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FTC proposes adult spam labels

The Federal Trade Commission says there should be a mandatory "Sexually-Explicit-Content" tag for e-mail that contains pornographic material.

The Federal Trade Commission on Wednesday proposed a mandatory tag for commercial e-mail that contains pornographic material--a stipulation of the new federal antispam law enacted this month.

The FTC, which is charged with enforcing the Can-Spam Act, short for Controlling the Assault of Non-Solicited Pornography and Marketing, proposed a rule that would require senders of adult-related e-mail to include the phrase, "Sexually-Explicit-Content:" in messages. That way, recipients would be able to recognize and easily filter such e-mail before viewing it, according to the FTC and backers of the law.

The Can-Spam Act was signed into law in mid-December and became the nation's first federal legislation regulating spam. Among other rules, the law criminalizes the act of sending commercial e-mail with falsified headers or sending "sexually oriented" e-mail that is not properly labeled.

Those labels have yet to be determined by the FTC, which has 120 days after the law's enactment to finalize a rule.

The proposal is the FTC's first move to pinpoint proper marks. The agency plans to solicit public comment on the label before making a final decision Feb. 17.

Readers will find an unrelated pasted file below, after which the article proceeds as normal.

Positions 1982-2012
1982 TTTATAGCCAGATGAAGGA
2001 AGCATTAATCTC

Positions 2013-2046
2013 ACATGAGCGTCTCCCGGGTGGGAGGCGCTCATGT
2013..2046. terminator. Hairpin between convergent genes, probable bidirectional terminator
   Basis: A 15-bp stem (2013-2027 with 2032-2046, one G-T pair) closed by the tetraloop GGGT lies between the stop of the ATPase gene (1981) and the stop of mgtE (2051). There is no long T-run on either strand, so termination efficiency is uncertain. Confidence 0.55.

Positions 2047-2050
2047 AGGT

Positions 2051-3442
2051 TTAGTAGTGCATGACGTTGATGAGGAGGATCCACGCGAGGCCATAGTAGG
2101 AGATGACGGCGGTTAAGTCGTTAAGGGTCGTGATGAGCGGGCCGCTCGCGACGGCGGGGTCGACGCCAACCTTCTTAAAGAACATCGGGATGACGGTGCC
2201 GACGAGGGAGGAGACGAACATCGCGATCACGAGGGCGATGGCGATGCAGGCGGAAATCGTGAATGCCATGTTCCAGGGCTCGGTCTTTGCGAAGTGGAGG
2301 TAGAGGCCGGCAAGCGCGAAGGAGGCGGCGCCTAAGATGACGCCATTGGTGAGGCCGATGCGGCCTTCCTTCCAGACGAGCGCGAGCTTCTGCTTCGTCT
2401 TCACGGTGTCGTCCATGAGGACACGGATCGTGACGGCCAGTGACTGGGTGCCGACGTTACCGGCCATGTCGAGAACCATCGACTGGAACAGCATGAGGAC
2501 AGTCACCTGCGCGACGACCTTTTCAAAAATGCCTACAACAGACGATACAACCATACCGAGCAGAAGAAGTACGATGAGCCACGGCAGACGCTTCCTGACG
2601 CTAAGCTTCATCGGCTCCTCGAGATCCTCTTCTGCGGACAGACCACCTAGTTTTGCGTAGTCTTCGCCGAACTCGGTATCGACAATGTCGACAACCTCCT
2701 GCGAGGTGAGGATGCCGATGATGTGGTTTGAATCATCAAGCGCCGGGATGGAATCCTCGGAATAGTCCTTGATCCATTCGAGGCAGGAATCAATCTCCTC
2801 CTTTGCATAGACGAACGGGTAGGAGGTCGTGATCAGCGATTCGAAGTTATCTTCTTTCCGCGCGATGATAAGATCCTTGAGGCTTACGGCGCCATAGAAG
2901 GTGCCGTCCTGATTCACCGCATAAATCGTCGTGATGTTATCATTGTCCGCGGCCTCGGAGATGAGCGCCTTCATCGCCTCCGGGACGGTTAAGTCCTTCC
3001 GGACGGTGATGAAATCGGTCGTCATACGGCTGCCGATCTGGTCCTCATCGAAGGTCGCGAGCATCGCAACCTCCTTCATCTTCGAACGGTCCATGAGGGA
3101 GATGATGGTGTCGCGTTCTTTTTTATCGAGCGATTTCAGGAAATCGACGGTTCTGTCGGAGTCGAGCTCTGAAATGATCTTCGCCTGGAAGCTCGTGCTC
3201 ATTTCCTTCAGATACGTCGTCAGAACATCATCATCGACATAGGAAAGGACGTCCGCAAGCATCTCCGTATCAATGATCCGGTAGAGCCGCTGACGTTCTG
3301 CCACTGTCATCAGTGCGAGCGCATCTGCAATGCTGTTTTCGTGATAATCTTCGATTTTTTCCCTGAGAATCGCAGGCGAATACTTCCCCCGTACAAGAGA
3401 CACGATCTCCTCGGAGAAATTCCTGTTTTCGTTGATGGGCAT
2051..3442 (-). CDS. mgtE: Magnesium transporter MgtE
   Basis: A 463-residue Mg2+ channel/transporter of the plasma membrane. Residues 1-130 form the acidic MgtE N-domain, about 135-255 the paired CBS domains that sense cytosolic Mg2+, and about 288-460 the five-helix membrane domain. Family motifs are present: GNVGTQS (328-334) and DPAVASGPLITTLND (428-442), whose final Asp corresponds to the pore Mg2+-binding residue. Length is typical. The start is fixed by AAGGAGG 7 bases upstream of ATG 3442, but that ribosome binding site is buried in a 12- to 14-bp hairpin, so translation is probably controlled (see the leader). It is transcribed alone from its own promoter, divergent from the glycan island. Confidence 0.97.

As part of its proposal, the FTC would require senders to include the label in e-mail headers and within messages, as part of a virtual "brown paper wrapper." The wrapper would "be what a recipient would initially see when opening a message containing sexually oriented material," according to the FTC, meaning that "no other information or images" would be visible at first.

In another example of the FTC's duties related to the antispam law, it must study the viability of setting up a "do not e-mail" list akin to the commission's wildly popular National Do Not Call registry.

In a separate notice, the FTC called on consumers to protect their PCs from security breaches that can turn anyone into an unwitting spammer. As much as 30 percent of all spam is sent by compromised home computers, the FTC said, citing security experts. The commission asked consumers to be cautious about opening e-mail attachments.